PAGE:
Question about Pontiac Grand Prix
Posted by Anonymous on
WELL YOU NEED TO DRAIN COOLANT SYSTEM.PLACE A LARGE DRAIN PAN UNDER THE RADIATOR TO CATCH COOLANT WHILE DRAINING RADIATOR.ONCE ALL COOLANT DRAINED OUT.REMOVE DRIVE BELT.REMOVE WATER PUMP PULLEY.REMOVE POWER STEERING PUMP AND MOVE IT ASIDE.THEN REMOVE WATER PUMP.MAKE WATER PUMP MOUNTING SURFACE CLEAN THEN INSTALL NEW WATER PUMP AND GASKET IN PLACE.IF WATER PUMP GASKET IS PAPER TYPE PUT GASKET SEALANT ON BOTH SIDES OF THE GASKET.IF YOU HAVE RUBBER GASKET DONT USE NO GASKET SEALANT.INSTALL NEW WATER PUMP TORQUE LONG BOLTS TO 25 FT LBS AND TORQUE SHORT BOLTS TO 16 FT LBS.TORQUE WATER PUMP PULLEY TO 115 INCH POUNDS.TORQUE POWER STEERING PUMP BOLTS TO 25 FT LBS.THEN INSTALL DRIVE BELT.FILL THE COOLANT SYSTEM.START THE VECHICLE AND CHECK FOR LEAKS.
Posted on Mar 25, 2011
Posted on May 08, 2011
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Posted on Jan 02, 2017
The thermostat housing is located in the upper radiator hose. You will see a metal elbow secured by two bolts into what I remember is the upper intake manifold...don't quote me on that but you will see it regardless of whatever I call it. Anyways, GM decided it was a good idea to put stainless steel bolts in there but that makes it easy to strip the threads in the bolt hole so I think it's best when you put your wrench on the bolt to just tap on the handle till you vibrate it loose, then turn it.
When you pull off the housing you'll lose a little coolant and it will create an air pocket which we'll address. It's a 50/50 chance that the thermostat housing gasket will either stick to the housing or the engine...it may be torn, cracked or flaking in either case clean both contact surfaces before you replace the gasket. I recommend an oil impregnated poly material gasket.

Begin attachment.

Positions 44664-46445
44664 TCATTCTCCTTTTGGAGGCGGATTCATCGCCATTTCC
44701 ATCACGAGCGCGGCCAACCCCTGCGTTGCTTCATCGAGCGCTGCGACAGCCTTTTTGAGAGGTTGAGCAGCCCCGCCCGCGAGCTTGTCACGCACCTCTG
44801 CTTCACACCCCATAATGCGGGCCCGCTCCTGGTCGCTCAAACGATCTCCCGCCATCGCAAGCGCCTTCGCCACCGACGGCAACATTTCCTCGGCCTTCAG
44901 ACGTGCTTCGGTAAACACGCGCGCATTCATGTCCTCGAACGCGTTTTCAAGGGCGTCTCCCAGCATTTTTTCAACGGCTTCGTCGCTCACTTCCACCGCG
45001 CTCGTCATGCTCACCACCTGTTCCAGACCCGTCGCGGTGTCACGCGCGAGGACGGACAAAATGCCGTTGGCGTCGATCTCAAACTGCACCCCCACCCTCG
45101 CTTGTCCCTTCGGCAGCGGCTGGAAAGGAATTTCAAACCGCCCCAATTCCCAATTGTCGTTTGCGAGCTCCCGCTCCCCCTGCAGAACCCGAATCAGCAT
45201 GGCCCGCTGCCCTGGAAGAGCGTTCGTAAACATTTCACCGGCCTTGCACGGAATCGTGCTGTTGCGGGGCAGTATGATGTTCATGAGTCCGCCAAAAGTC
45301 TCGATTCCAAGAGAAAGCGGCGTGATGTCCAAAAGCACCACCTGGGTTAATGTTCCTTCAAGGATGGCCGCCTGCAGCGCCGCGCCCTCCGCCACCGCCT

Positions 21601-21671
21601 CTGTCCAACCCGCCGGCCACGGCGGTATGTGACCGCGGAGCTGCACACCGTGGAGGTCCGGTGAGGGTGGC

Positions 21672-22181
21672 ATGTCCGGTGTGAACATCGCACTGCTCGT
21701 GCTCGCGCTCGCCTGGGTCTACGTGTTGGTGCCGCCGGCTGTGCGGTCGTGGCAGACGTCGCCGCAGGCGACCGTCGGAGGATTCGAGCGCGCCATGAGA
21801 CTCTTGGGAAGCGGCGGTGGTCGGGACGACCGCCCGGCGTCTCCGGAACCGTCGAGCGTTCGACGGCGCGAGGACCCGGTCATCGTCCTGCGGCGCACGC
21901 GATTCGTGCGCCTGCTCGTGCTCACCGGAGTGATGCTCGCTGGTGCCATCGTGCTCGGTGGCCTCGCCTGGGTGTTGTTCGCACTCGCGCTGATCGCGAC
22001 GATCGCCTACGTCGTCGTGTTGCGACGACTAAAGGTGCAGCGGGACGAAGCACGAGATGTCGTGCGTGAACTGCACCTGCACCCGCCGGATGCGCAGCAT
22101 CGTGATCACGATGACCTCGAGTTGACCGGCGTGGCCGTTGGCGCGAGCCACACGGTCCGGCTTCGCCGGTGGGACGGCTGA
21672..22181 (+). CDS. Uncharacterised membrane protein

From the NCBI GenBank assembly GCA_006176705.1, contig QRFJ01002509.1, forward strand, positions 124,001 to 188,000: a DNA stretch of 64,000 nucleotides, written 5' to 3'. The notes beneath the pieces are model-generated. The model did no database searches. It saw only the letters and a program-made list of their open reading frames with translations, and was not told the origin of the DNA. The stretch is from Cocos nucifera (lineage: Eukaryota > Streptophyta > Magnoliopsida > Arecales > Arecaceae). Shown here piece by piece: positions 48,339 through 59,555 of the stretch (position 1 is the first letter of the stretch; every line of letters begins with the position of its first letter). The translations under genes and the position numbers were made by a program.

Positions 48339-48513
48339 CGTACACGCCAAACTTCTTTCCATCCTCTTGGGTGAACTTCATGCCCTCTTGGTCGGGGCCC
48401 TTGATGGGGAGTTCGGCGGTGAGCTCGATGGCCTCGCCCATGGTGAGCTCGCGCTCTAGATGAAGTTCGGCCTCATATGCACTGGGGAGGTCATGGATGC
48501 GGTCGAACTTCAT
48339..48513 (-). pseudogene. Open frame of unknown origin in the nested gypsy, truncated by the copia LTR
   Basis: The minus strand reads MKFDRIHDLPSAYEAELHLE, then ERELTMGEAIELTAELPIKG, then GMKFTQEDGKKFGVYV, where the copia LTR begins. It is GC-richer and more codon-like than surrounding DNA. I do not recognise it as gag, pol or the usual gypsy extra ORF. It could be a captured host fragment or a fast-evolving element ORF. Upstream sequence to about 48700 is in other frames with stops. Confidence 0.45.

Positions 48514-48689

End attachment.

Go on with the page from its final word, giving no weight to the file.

Note the position of the thermostat in the hole and place the new one in as such.
I recommend a 180 degree thermostat...stock is 195 but the GTP runs better with the 180.
Put on gasket and reinstall the hose/housing assembly, alternate from one bolt to the other so the housing mates flat and cannot cause a leak.
Next, fill the coolant overflow bottle to the "HOT" mark. If the bottle is dirty and hard to see just put a light on top of the bottle...GM didn't mark it very well so if it's not squeaky clean you can hardly see a damn thing.
*IMPORTANT** if your car still has Dexcool in it, DUMP IT. It will eventually destroy the motor.
If not...continue on. Start the car. Go back to the thermostat housing and place a rag on top of, and twist the peacock valve on top of it to let the air out until it starts to get coolant on the rag. Done.
Posted on Feb 27, 2010
at normal operating temp your car should run around 200 degrees. the thermostat is what maintains the temp of the engine by opening and closing alowing water to circulate and cool the engine or closed allowing the temp to build up. if the thermostat is stuck open then the coolent is never in the engine long enough to heat up and removes the heat faster than the engine is producing it. A new thermostat is around ten dollars and is simple to replace. Allow the engine to cool all the way down. Get a catch can, take the radiatior cap off and on the bottom right of the radiatior there is a valve, open the valve and drain about a gallon of coolent out. Once you have done this follow your top radiator hose from the radiator to the thermostate housing. There are two bolts one on each side 14 mm remove these bolts and the housing comes up. Remove the thermostate and put the new one in making sure the cone part is up, replace the housing and tighten the bolts. Top off the radiatior with coolent and start the engine leave the cap off and allow the engive to come up to operating temp. once it is warmed up you should be able to rev the engine alittle and see the coolent in the radiator being pulled thru by the water pump. top off the radiator and put the cap back on you are ready to go. after you have drove the car for a few days or ten miles or so let the engine cool down and check the coolent level to make sure its full. air bubbles can get trapped in the system.
Posted on Dec 18, 2010
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